You clearly don't know anything anout Egypt. You've got an imagined generic oppressive fantasy in your mind, as if all muslim countries were the same, rather than the facts. Women don't have to wear the headscarf to escape rape in Egypt, thats absurd. If that were in any way true, then both the western and arabic women reporters for all the news agencies, including Al Jazeera would have all worn scarves, if only to show respect. They didn't, because it's not necessary.

Educate yourself before you make such ignorant and bigoted comments in future.
edit on 15-2-2011 by Malcram because: (no reason given)


No, if you are a Muslim woman then yes you would have to wear a headscarf.

The key being Muslim, Christian women do not wear headscarves (Christians make up about 10% of population of Egypt). This would explain why you would see some women not wearing headscarves.

You can call me bigoted and ignorant all you want but I know all about this from talking to a Muslim friend I know. At least I know how to spell or use spell check



posted on Feb, 15 2011 @ 06:22 PM
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reply to post by WingedBull
 


I don't think its doubtful at all, in fact I think it was inevitable. This was the period after he had resigned and thousands upon thousands more poured into the streets to celebrate.

Pro-mubarak people had lost, politically and in the street battles, but they don't have Mubarak tattooed on their foreheads. They can easily move among the crowds at that point. And it wouldn't surprise me if they took some revenge on the media they felt had contributed to their downfall.

The point is though, we just dont know. But the OP acts like he does, and condemns without justification. There were groups of released and paid criminals, secret police and other regime thugs on the streets, even after the battle was over. Yet the OP maligns all the protesters.
edit on 15-2-2011 by Malcram because: (no reason given)



posted on Feb, 15 2011 @ 06:22 PM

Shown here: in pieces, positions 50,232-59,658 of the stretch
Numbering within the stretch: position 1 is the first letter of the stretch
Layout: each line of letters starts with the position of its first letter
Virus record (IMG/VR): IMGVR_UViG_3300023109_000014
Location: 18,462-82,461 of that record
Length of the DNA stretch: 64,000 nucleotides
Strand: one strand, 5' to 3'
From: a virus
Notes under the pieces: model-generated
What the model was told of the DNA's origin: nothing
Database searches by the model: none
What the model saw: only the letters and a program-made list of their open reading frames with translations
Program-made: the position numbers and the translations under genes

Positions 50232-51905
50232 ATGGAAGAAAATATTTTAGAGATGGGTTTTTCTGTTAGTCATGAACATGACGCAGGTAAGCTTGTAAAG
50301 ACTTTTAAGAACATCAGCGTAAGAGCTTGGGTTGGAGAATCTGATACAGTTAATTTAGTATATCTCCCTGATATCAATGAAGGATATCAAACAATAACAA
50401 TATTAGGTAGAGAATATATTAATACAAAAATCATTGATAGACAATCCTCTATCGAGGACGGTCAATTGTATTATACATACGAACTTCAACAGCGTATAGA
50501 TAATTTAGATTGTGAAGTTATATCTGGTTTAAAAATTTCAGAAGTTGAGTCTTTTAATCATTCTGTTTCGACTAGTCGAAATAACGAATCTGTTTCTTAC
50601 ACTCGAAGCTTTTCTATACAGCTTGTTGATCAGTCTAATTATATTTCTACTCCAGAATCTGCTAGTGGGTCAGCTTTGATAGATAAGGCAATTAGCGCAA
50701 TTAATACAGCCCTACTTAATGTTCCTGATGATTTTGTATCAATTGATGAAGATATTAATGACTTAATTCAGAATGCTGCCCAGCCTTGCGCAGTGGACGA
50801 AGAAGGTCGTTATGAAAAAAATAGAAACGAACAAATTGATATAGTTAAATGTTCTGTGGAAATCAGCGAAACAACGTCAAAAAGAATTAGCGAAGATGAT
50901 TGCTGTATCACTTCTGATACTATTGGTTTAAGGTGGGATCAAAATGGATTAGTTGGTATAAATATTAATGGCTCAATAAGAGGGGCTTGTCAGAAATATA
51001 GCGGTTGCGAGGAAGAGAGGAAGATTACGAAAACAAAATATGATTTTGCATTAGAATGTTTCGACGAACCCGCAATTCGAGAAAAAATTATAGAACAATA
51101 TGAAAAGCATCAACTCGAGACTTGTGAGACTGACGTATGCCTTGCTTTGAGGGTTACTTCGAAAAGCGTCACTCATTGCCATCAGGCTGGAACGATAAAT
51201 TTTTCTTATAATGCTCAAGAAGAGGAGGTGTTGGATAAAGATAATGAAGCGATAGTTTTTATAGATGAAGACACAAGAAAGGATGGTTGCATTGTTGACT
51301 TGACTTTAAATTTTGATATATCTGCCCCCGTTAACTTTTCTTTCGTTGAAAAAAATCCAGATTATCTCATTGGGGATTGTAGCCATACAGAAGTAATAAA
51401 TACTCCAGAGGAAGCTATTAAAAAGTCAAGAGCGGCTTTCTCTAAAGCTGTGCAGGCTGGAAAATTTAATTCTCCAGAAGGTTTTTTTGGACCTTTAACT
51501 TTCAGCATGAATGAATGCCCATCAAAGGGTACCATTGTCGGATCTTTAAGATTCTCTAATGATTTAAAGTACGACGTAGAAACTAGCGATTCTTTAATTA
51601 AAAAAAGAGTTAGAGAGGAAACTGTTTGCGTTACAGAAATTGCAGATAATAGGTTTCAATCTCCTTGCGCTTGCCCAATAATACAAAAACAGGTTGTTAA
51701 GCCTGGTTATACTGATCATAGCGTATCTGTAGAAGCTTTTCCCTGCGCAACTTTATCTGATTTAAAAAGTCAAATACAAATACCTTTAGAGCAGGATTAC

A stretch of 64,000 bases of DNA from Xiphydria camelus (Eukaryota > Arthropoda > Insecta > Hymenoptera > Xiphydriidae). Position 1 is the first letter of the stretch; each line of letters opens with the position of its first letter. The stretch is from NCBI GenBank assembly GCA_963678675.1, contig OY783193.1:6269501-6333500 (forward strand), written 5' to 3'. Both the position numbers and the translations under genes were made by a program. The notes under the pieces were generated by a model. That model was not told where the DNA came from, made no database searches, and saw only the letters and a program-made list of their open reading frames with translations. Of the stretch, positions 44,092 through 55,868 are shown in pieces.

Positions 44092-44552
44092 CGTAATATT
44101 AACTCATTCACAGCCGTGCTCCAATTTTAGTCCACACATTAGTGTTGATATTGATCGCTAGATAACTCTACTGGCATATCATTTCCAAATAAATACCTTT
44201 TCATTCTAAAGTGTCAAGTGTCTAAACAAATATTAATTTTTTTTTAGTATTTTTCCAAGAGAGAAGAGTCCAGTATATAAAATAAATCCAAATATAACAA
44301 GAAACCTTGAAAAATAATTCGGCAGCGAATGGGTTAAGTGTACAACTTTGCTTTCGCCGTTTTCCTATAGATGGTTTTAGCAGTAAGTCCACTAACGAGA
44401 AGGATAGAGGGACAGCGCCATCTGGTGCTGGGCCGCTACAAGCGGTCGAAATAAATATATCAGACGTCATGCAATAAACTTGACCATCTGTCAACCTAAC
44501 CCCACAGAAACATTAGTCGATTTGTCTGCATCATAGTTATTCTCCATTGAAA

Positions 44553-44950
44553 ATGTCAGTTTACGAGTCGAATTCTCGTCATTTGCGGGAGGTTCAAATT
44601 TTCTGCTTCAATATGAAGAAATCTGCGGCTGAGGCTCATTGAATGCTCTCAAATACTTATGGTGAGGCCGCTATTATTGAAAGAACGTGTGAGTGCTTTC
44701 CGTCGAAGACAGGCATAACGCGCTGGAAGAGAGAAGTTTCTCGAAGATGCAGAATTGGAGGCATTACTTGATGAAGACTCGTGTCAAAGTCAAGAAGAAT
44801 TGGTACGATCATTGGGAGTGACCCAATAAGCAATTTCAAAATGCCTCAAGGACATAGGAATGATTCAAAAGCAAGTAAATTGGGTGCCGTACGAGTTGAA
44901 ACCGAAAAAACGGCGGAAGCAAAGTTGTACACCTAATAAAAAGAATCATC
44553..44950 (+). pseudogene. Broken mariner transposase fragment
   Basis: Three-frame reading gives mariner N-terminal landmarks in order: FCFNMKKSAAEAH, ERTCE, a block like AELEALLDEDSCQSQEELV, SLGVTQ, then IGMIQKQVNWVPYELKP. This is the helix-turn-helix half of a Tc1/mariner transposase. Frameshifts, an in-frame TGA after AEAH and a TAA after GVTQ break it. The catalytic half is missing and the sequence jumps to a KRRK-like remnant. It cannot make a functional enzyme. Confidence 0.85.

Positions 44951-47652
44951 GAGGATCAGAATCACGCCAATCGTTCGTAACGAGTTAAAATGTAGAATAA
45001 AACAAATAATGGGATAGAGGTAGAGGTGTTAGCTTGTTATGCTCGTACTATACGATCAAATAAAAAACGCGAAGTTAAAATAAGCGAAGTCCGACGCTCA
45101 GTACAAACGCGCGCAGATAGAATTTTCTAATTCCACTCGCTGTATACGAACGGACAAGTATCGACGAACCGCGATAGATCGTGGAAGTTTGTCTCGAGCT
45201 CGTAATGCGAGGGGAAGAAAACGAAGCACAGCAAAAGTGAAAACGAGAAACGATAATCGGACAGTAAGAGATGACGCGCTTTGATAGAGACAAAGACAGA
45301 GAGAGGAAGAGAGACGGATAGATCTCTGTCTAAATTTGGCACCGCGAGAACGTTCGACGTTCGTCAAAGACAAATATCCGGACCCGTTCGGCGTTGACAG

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reply to post by Malcram
 


Take a quick look of the picture of Logan "moments before she was attacked". Does that croud behind her look like a mob of of the plainclothes policemen and hired thugs? It doesn't to me.

Now that being said, I understand where you're coming from, and in all fair judgement we should wait until Logan is willing to give her account of what happened, if she chooses to do so.

Let's just reserve judgement and use some common sense for now. We can't know who was behind this, but I agree with the OP in that it seems unlikely she could have been kidnapped all of a sudden by a mob of 200 pro-mubarak thugs in the midst of a large croud of 'peaceful demonstrators'. I'm not saying it's impossible, just unlikely.

If the rapists and attackers were not hired thugs or police, then it surely does shine a forboding light on the motivations of the revolution as a whole, does it not? After all, they were stopped by women (and 20 soldiers), does that not suggest they were not hired brutes, but the common pupulace? It does to me. 200 hired brutes would be unstoppable, no?

Let's all just pray for Lara Logan in her recovery for now and make our final judgements when the facts are straight. I repect her and her reporting so much, this saddens me. Hired thugs, police, or civilians, those who did this can only be describes as "animals". It's not right to hijack this in order to spout personal hatred, certainly, but how can you not hate those who would do such a thing?
edit on 15-2-2011 by Darce because: (no reason given)